Aleksey Ispolinov

Autonomy of the European Union Law: External Dimension and Role in Process of the EU Constitutionalization

2022. No. 5. P. 251–277 [issue contents]
The principle of autonomy of the European Union law which sparked intensive debates after Kadi-1 judgment of the European Court of Justice and its Opinion No 2/13, is widely recognized as one of the key general principles of the Union law. The article suggests that the principle of autonomy plays a crucial role in the ongoing transformation of the European Union into a sort of quasi-federation in dynamics where the Court of Justice aims to arrange a sectoral transfer of sovereign powers from the EU member-states states on the level of that quasi-federation. The results of the practical application by the Court of Justice of the EU of “external dimension” of the principal of autonomy (articulating that EU law is not a part of international law) reveals intentions of the Court of Justice independently and according to its own rules decide the issues of validity and applicability of the norms of international law in the legal order of the European Union. The same must be said about the control from the side of the EU Court of Justice of international treaties concluded by the EU member-states as subjects of such quasi-federation and by the Union itself. A remarkable similarity between arguments used by the Court of Justice of the EU in such issues and reasoning of national constitutional courts of some European countries provides feasible grounds for an assumption to consider the EU Court of Justice as a sort of constitutional court of emerging quasi-federation which protect and secure a gradual sectoral transfer of sovereignty from the EU member states on the Union level. But it should not be taken as a legal autarchy from the side of the EU or a construction of insurmountable wall between EU law and international law. It is better to be views as a right of the Court of Justice of the EU to determine how international legal obligation of the EU or its member- states may affect autonomy of the EU legal order. From this point of view any accusations addressed to the Court of Justice of the EU in adding further fragmentation of international law look as missing a point because the Court of Justice takes European Union law as law of emerging quasi-federation, not as international law.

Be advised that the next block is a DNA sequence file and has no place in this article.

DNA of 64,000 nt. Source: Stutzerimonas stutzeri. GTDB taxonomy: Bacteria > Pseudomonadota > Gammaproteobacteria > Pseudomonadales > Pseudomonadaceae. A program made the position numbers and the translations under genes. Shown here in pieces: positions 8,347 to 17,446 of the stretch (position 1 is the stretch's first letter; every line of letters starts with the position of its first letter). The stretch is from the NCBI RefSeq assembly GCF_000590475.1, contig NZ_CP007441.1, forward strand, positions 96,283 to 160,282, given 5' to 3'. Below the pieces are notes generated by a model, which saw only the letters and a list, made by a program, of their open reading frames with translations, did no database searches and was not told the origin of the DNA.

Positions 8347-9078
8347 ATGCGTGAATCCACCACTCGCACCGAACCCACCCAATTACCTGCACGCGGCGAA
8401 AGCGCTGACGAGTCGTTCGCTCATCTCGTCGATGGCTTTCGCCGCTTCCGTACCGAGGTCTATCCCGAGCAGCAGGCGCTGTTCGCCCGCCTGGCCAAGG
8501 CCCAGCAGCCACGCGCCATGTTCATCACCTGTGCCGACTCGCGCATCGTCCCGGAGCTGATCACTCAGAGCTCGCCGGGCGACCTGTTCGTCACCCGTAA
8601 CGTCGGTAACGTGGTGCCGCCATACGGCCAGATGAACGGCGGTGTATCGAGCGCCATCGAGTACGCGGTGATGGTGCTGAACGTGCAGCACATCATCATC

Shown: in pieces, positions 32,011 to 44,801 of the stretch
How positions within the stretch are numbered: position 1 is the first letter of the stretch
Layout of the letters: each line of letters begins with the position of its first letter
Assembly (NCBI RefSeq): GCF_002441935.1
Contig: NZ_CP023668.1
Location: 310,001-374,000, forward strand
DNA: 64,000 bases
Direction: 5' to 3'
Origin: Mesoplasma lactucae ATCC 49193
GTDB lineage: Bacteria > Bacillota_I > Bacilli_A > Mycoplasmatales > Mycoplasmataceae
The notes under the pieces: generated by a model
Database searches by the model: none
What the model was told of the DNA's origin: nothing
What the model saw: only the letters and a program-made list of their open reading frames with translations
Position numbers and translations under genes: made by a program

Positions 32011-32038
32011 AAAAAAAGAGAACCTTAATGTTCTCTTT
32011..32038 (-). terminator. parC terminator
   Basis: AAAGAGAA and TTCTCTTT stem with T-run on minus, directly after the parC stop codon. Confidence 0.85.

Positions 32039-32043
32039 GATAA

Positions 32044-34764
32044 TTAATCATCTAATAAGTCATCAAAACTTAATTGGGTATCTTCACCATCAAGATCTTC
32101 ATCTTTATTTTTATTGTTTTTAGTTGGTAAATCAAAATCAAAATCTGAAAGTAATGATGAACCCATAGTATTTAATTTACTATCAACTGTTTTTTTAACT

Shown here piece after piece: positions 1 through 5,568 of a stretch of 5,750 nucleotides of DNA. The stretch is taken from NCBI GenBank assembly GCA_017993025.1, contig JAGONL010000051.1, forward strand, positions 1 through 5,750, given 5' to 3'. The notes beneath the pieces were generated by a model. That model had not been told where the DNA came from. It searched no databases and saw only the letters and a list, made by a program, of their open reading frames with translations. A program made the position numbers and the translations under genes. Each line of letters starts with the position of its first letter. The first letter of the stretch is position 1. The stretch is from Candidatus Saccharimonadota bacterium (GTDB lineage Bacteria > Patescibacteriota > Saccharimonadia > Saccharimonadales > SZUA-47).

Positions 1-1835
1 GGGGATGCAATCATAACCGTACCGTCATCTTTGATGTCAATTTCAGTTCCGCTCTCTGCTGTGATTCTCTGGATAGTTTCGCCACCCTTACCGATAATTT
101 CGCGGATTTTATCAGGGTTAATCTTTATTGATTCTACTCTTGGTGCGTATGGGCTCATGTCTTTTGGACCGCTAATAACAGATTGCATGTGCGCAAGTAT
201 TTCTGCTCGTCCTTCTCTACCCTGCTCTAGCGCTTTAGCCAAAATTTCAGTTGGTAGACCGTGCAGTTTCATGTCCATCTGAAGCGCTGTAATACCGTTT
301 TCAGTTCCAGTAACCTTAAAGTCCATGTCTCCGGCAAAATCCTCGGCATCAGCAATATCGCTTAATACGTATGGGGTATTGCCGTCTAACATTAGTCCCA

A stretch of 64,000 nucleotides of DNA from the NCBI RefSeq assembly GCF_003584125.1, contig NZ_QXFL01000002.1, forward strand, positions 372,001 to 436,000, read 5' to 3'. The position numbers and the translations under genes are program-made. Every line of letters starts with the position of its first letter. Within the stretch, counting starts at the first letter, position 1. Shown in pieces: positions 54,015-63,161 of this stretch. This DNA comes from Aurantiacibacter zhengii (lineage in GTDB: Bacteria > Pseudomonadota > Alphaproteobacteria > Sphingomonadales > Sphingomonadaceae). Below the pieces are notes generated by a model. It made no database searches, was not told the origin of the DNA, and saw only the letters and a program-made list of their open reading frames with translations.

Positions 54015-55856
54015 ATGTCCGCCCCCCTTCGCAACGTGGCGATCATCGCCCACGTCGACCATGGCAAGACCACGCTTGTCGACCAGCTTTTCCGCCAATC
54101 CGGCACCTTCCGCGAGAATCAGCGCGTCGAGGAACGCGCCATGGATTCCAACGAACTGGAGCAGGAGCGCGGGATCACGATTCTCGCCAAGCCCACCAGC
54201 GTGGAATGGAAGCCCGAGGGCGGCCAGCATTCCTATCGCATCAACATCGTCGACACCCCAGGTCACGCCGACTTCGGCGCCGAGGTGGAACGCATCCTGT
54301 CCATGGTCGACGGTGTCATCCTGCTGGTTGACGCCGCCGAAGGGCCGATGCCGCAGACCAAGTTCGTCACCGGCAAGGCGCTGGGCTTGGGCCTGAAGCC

Citation: Ispolinov A.S. (2022) Autonomy of European Union Law: External Dimension and Role in Process of the EU Constitutionalization. Law. Journal of the Higher School of Economics, vol. 15, no. 5, pp. 251–277 (in Russ.) DOI: 10.17323/2072-8166.2022.5.251.277
Rambler's Top100 rss